PracticeAccounting FirmsThis week’s blogs: the price of loyalty

This week's blogs: the price of loyalty

Our bloggers discuss the abuse of the loyalty card system and contradictions in the standards debate

I’ve finally paid off a really weird overdraft… This could be the ultimate
‘green shoots’ story. As we all try to get out of debt, I can now tell you I
have, after six months, finally repaid my Nectar loyalty points overdraft.

Here’s what happened.

Last Christmas, Mrs Shareholdervalues was doing the festive food shopping at
Sainsbury’s. I arrived a bit later and started getting the festive booze. Mrs
Shareholdervalues was paying at one till, while the master of the house was
going through another with all the drink.

Both of us had big bills and unbeknownst to each other, whipped out our
Nectar cards (which run off the same account) and asked for the full balance –
some 5,500 points, worth £55 – to be taken off our bills.

The computer couldn’t handle two near-simultaneous transactions and allowed
them both to go through! Not until we got home did we realise that we’d struck a
bargain.

Fortunately, the next time we went to Sainsbury’s, we weren’t arrested.
Instead, our till receipt showed minus 5,500 points. So, for the last six
months, every point we’ve earned has gone straight into repaying what was, in
effect, a £55, interest-free, unauthorised overdraft.

Colleagues suggested this had the makings of a modern-day Great Train
Robbery, if you upscaled it. Not so sure. Do you know how much money you have to
spend at Sainsbury’ s to earn 5,500 points?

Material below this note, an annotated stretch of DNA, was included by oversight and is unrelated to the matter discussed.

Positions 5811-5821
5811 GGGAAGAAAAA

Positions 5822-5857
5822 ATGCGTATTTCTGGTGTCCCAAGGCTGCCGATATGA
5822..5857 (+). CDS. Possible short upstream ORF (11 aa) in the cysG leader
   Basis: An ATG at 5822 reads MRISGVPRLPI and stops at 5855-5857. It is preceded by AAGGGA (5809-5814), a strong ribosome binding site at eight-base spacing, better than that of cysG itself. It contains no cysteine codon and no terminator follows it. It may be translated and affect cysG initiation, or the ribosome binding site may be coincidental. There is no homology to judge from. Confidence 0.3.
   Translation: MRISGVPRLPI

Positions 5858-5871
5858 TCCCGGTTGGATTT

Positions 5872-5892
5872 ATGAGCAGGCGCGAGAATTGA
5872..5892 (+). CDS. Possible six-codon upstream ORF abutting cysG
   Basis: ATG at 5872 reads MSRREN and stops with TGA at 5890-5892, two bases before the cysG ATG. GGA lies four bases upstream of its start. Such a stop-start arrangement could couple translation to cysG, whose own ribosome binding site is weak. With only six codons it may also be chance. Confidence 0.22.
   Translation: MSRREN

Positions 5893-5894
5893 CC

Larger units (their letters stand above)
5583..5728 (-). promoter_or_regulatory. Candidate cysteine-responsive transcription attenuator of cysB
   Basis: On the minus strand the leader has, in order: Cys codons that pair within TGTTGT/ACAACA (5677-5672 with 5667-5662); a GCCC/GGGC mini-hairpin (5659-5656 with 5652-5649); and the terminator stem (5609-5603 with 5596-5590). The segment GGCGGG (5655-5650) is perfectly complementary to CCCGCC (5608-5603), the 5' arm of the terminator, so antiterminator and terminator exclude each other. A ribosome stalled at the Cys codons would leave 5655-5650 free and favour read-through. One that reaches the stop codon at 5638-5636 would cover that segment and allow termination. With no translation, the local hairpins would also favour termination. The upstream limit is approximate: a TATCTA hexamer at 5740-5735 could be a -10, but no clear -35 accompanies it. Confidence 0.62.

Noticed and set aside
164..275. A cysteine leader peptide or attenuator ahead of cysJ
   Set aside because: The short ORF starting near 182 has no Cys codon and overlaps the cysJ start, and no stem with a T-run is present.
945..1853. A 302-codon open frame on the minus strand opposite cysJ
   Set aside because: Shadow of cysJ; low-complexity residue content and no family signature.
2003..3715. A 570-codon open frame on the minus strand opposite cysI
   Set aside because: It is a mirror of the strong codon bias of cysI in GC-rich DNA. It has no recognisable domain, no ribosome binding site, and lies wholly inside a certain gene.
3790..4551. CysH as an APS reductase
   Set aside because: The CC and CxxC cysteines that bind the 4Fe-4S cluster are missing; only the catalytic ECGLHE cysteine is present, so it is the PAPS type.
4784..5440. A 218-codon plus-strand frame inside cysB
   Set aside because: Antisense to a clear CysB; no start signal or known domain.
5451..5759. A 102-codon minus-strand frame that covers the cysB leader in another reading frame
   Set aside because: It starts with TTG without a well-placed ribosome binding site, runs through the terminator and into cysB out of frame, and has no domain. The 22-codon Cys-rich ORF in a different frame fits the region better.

There must be cheaper ways to commit a crime.

Andy Sawers, editor, Financial Director,
shareholdervalues.financialdirector.co.uk

I had dinner as a guest of the CCAB, Belgian branch, and had to ‘sing for my
supper’ with a talk on the Politicisation of the Accounting Standard-Setting
Process.

I used the opportunity to comment on a number of apparent contradictions in
the current situation, including:

  • The fact that political pressure on FASB to amend standards seems to have
    been overlooked, while any suggestion that the EU might want to influence the
    IASB is seen as overt political pressure.
  • The large sums of money apparently being spent on lobbying in the USA,
    compared to the almost nonexistent activity in the EU.
  • The attention we are giving critics of mark-to-market, while ignoring the
    strong support for it from the CEO of perhaps the most successful bank in the
    current crisis, Lloyd Blankfein of Goldman Sachs.
  • A concern that regulation of the audit profession has made it harder for
    auditors to assume a wider role in drawing attention to the level of risk
    inherent in a client’ s business model.
  • was pleasantly surprised at the support I received – as well as the strong
    support for more people in the profession to speak up and more publicly
    participate in these discussions.

Jeremy Newman, CEO, BDO International,
blog.e-bdo.com

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